St George's House,
St George's had two War Memorials on display in the foyer of the main building. These were in remembrance of the old boys and girls that served in World War I and World War II. They were both produced by professionals in their own field, Frances Darlington Sculptor (WWI Memorial) and the firm of Robert Thomson aka the 'Mouseman of Kilburn' (WWII Memorial). See below for more information:
1914 - 1918 World War
Following is a
list of those St George's old boys who served in the First World
War, thirty seven in all. The names in Yellow
Frances Darlington. Sculptor. The Artist who designed and sculpted the World War 1 memorial.
Born in Headingley, Leeds, Yorkshire, on 2nd
February 1880 to Emma & Latimer Darlington
(Solicitor and Belgium Consul for Bradford).
Her early childhood was spent in Ilkley,
the family then moved to Harrogate.
We extend our thanks and appreciation to Louise Marchal, Great Great Niece of Frances Darlington, for giving us access to her research and for providing photos of this truly remarkable artist and her work.
Some close up photographs of the World War I Memorial, showing the workmanship and detail involved in the sculpture.
1939 - 1945 World War Memorial.
This memorial was commissioned by the 'Old' Girls and Boys of St George's and was unveiled in Easter 1947. It commemorates the five boys from St George's who lost their lives while serving with the Armed Forces during the Second World War.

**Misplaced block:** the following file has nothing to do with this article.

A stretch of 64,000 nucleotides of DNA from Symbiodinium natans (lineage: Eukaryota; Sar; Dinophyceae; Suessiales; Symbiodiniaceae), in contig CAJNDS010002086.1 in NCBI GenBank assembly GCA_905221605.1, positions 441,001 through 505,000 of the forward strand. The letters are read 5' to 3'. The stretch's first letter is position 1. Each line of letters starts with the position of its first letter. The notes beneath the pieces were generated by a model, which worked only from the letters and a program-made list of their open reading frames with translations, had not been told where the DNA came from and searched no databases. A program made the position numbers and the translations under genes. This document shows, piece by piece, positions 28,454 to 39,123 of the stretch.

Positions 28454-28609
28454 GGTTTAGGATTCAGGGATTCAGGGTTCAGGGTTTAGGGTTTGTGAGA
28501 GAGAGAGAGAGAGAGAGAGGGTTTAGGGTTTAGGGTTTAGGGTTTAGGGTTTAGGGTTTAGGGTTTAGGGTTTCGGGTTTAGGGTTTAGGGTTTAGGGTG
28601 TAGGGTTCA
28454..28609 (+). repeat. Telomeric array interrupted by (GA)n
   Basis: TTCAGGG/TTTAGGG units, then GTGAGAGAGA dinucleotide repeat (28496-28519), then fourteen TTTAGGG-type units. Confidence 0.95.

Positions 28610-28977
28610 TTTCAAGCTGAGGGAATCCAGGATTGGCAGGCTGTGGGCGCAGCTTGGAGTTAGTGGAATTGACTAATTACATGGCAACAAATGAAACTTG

Henry Hunter Bagot.
memorial plaque was manufactured by the well known craftsman,
Robert Thompson "The Mouseman of Kilburn" and features
The Craftsman: Robert Thompson. 1876 - 1955
Robert Thompson, born in 1876 dedicated his life to the craft of carving and joinery in English Oak at his workshop located at Kilburn, North Yorkshire. He taught himself to use the traditional tools and by 1919 he was experimenting with his own ideas for producing furniture based on the English styles of the 17th Century.
The famous mouse symbol, found on every item crafted by Robert Thompson’s, became his trademark . The story told by Robert Thompson himself is that one of his craftsmen remarked that they “were all as poor as church mice” whereupon Robert carved a mouse on the church screen he was working on. That particular mouse has never been found but it has continued as a trade mark of quality and dedication ever since.
Robert Thompson a true craftsman, died in 1955.
What happened to the two Memorials ?
When the St George's buildings were demolished the two memorials were transferred to St Andrew's, Police Treatment Centre, Harrogate, for safekeeping. They remained there until the early part of 2007. St Andrew's was undergoing refurbishment at the time and the two plaques were officially donated by Katherine Martin, former Chief Executive Officer at St Andrew's, to Ralph Lindley of the Ripon Museum, where they were both refurbished and made available for viewing by the public.